I'll briefly mention that like many other reviewers, my book totally fell apart before I even read half of it. But that's not the author's fault.
I had expected this book to be a year-by-year description from birth through age 5 of how a child's mind develops and how parents can nurture that development. I was quite wrong. This book covers a lot of in utero development from conception through about the seventh month of pregnancy and it touches on how long after birth these processes take to refine. The book also devotes a lot of attention to toxins and how they can affect the embryo or fetus. There is a break down of the five senses and how functional they are during pregnancy and infancy. The book reads much like biology and physiology textbooks I had in school. It also sites many studies using rats, monkeys, cats and children. If you are not interested in biology or the related research, you may have a difficult time staying with this book. I do find biology interesting and I had to force myself to read certain sections.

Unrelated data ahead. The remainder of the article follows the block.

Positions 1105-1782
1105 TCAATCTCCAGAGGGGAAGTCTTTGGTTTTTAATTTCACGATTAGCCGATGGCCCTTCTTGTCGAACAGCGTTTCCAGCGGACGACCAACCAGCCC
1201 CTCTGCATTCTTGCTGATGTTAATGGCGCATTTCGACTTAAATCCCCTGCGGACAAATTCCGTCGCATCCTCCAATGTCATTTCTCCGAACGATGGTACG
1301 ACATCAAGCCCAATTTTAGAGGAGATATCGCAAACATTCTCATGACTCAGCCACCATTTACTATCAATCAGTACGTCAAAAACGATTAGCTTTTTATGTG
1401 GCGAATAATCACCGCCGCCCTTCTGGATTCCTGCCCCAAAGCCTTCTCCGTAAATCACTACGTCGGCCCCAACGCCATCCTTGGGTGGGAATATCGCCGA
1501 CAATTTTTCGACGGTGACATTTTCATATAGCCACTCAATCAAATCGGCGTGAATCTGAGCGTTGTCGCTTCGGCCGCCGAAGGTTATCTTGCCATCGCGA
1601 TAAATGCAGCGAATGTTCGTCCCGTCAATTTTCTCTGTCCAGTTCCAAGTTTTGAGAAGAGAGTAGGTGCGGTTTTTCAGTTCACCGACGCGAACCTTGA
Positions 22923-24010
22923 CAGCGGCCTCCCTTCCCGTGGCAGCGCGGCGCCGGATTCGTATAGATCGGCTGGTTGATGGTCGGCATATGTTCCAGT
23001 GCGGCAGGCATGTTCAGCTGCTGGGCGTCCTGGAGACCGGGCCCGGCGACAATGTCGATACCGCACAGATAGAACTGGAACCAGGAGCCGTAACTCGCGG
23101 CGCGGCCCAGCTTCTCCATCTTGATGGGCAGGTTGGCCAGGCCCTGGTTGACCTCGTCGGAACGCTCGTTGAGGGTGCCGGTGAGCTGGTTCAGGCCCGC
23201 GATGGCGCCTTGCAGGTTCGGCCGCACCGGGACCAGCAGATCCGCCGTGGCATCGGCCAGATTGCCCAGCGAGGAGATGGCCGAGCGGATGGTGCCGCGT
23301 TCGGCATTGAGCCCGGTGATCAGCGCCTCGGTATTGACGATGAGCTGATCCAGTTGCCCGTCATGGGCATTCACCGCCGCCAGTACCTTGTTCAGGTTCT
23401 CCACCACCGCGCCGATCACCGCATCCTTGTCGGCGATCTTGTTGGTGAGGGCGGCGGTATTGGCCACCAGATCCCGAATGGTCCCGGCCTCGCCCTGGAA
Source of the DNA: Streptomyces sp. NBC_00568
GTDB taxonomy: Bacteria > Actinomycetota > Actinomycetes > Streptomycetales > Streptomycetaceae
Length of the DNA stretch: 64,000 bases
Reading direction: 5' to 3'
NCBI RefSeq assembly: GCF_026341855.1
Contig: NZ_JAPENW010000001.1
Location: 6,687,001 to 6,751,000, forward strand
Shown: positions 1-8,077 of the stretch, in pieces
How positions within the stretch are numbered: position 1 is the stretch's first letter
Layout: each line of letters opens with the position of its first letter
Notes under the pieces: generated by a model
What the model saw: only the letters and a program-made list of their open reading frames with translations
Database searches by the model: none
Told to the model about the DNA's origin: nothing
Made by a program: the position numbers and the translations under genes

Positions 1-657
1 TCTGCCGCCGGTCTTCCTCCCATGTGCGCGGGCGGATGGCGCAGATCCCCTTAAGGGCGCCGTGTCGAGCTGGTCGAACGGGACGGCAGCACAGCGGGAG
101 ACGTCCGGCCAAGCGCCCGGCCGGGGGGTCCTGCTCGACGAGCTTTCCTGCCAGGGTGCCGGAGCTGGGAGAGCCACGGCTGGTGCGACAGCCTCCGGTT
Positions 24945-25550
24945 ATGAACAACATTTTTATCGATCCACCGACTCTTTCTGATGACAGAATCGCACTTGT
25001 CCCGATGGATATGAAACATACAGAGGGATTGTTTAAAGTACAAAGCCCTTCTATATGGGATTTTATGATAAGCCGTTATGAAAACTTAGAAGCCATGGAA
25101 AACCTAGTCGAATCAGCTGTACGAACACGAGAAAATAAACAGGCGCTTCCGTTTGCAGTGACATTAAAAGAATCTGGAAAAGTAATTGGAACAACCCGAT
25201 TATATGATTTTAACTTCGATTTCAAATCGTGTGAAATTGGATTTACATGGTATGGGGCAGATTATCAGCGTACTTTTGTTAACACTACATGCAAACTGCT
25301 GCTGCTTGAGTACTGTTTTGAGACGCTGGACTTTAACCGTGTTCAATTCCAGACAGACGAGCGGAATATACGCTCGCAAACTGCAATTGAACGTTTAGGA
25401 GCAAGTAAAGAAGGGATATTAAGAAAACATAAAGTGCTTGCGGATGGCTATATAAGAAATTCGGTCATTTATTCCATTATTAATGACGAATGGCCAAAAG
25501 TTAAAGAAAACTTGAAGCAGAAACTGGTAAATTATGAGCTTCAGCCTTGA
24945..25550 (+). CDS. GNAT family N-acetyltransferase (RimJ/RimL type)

As I mentioned, I expected something far different than what I read in this book. I found about thirty pages of the first sixteen chapters and most of the seventeenth chapter had information that I could apply to the nuturing and development of my child. The book demonstrated that half of a child's IQ is inherited and half can be nutured by getting directly involved with your child and his/her activities. This advice is not just for infants and toddlers. The author suggests staying involved through the teen years too. It also expressed that breastfed babies score about six points higher on IQ tests than babies who are not breastfed. One other interesting point - first born children are smarter than their siblings. This is because they learn from teaching the younger child as opposed to the common belief that the younger child learns from the older one.
If you are interested in reading this book, I suggest doing so before or during your pregnancy. There is information you might find useful even before conception.
186 of 196 people found the following review helpful
on November 27, 2001